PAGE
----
In the aftermath of the extreme flooding of winter 2015/16 the government is currently undertaking a 'National Flood Resilience Review'. This will assess how the country can be better protected from future floods and increasingly extreme weather events. In this post we look at how to find out if your development is in a flood zone, what is needed for a flood risk assessment, and some of the other permissions, permits and consents which are required when considering flood risk.

From a development perspective, flood risk assessment already forms a key component of many planning applications. At present, development within flood zones 2 or 3 (broadly, zones where there is a more than a 1 in 1000 annual probability of river or sea flooding) must carry out an assessment and submit it with their planning application. Certain developments in flood zone 1 (generally where the area is greater than 1 acre or where there are particular drainage issues) will also need to provide an assessment. The flood zone of a development can be checked using this Environment Agency map.

A flood risk assessment is a substantial document. It considers flood hazards and their probability, the impacts the development may have and any necessary measures to address these. In addition, the assessment needs to consider how flood risk at the site is likely to be affected by climate change. The Environment Agency recently published revised climate change allowances which should be incorporated into future assessments (see the guidance here).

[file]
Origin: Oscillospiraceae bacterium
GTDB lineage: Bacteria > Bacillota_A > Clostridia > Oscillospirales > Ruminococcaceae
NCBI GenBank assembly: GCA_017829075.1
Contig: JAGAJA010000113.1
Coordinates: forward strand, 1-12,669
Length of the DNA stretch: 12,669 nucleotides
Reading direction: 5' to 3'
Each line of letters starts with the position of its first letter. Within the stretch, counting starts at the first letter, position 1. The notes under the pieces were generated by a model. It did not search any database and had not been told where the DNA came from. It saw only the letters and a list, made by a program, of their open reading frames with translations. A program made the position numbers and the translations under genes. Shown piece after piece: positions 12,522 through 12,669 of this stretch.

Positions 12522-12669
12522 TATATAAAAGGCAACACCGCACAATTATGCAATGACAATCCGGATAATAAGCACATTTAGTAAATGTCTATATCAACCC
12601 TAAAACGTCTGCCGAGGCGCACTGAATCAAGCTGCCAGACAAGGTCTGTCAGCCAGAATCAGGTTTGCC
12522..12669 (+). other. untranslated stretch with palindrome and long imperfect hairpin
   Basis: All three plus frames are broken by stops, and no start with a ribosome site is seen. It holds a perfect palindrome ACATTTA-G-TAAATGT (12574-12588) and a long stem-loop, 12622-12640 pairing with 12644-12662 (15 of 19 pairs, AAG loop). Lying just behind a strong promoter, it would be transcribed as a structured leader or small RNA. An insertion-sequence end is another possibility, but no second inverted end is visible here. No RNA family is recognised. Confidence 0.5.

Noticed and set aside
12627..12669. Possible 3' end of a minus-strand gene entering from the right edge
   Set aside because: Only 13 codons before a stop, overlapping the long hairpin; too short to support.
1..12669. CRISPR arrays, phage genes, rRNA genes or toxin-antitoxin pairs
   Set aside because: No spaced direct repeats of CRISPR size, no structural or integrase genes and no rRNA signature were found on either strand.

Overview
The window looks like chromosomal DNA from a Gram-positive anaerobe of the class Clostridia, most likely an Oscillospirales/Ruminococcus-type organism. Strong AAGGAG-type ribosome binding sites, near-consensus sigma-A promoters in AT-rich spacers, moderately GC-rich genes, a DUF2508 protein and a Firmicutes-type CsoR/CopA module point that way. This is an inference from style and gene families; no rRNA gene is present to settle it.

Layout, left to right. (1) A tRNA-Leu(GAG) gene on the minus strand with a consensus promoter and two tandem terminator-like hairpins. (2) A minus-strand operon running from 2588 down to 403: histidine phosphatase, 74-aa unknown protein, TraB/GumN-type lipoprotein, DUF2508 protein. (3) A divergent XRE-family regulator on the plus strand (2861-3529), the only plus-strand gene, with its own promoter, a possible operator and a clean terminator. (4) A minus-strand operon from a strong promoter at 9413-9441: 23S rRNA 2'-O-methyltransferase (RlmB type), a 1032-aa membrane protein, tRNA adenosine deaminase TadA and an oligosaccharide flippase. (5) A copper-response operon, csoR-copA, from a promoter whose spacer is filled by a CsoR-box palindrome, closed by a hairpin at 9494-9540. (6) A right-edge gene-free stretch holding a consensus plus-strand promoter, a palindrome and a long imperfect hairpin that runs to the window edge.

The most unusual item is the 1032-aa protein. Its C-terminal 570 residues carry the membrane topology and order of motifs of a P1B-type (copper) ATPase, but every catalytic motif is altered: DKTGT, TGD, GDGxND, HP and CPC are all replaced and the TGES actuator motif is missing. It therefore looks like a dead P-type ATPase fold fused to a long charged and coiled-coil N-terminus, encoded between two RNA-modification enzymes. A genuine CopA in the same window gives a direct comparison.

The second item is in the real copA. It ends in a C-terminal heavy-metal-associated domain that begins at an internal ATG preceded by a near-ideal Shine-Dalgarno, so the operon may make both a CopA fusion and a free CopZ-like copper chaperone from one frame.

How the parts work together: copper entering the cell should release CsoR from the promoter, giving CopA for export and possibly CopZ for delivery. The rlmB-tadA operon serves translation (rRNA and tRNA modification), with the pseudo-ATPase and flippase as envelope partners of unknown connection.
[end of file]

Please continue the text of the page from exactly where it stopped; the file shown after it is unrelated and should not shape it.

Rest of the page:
In addition to planning permission, if the development involves works on, over, under or near a main river, flood or sea defence, or changes to any structure that helps control floods, an environmental permit for flood risk activities from the Environment Agency may be required. Note that these permits have replaced the previous 'flood defence consent' regime from 6 April 2016 (most previously existing flood defence consents will be automatically 'converted' into an environmental permit, but certain activities are now exempt or excluded from the regime so this should be checked). Works on or near watercourses that are not main rivers may still need permission from either the lead local flood authority or the Internal Drainage Board in the area.

There are a myriad of other issues that need to be considered in terms of flood risk caused by developments, including the availability of insurance, and the potential for nuisance claims where the development risks causing flooding to a neighbouring property. In addition, the interface with the contaminated land regime may need to be considered given flooding can lead to the migration of contamination to or from the development.